Censorship v. Freedom of Speech in English-Speaking Countries. Cultural, Political and Historical Perspectives

Abstract : Since the 1990s the complexity of censorship as a phenomenon has been emphasised, as it grows both in importance and currency in the modern world. Political rhetoric enables censorship to go well beyond mere acts of repressive control imposed by governments or legal authorities over free expression. In Western democracies, and especially in English-speaking countries, which were among the first to vindicate free speech, censorship has been increasingly reassessed as the result of a compromise, rather than a fixed frontier defining freedom and repression. Instead it seems to offer a space within which negotiations are permanently enacted between individuals and groups over political, social and cultural practices. Thus, while the terms of this compromise are also problematised and questioned, it has become imperative for a number of academic disciplines such as history, civilisation or philosophy to track down the different practices of censorship, its arguments and its implications. This volume aims precisely at broadening and enriching perspectives to grasp some new possible theoretical underpinnings of the concept.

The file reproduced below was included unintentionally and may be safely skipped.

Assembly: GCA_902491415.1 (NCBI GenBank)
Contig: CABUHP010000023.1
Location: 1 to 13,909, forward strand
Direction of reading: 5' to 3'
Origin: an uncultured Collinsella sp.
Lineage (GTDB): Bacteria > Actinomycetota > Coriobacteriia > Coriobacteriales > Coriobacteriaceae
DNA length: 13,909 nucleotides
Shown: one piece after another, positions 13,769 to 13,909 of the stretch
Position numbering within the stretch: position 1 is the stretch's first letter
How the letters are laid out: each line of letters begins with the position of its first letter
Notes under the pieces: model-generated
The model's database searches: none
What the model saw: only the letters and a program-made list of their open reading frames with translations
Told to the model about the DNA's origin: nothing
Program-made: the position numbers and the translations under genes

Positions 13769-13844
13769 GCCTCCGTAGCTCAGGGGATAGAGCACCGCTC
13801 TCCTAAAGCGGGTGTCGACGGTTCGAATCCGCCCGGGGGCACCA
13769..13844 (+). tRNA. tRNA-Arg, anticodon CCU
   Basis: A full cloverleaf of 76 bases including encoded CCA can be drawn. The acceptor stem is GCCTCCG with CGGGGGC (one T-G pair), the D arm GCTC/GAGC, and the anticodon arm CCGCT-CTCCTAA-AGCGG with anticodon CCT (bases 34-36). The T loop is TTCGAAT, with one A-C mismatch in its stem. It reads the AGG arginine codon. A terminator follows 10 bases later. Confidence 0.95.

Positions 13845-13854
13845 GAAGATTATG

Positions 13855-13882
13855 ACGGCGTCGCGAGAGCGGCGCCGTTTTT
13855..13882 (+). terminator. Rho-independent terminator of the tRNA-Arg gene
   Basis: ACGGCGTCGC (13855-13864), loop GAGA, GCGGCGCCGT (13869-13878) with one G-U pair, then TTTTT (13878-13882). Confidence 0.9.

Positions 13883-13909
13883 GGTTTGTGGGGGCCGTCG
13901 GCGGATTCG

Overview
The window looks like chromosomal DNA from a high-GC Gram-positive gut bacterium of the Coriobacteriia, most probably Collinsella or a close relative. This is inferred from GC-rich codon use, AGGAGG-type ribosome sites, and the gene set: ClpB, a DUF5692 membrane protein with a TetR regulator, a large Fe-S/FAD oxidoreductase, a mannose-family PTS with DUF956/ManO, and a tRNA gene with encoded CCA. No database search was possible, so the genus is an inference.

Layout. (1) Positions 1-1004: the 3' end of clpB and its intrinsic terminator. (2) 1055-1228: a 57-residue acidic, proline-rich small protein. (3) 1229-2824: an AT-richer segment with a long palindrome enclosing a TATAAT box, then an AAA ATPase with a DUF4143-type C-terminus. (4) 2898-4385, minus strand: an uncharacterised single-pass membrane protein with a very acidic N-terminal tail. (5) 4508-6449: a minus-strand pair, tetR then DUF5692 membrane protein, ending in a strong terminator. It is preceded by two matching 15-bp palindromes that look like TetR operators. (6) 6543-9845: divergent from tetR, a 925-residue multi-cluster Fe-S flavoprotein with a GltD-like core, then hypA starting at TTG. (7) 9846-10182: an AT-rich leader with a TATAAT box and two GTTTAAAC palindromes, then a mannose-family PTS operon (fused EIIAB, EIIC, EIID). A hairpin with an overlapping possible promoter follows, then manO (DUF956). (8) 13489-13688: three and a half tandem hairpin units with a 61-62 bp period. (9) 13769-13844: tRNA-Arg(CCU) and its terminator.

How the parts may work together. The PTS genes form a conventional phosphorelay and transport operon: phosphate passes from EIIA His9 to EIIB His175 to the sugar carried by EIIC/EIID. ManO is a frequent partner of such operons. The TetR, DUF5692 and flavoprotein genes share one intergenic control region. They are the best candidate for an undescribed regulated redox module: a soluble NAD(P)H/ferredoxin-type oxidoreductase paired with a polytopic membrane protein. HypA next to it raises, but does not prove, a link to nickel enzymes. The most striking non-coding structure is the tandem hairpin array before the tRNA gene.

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Nicole Cloarec, Emilie Dardenne. Censorship v. Freedom of Speech in English-Speaking Countries. Cultural, Political and Historical Perspectives. Revue LISA / LISA e-journal, Presses universitaires de Rennes, 2013, Censorship in Action, Reactions to Censorship, XI (1), ⟨10.4000/lisa.5171⟩. ⟨hal-02183918⟩

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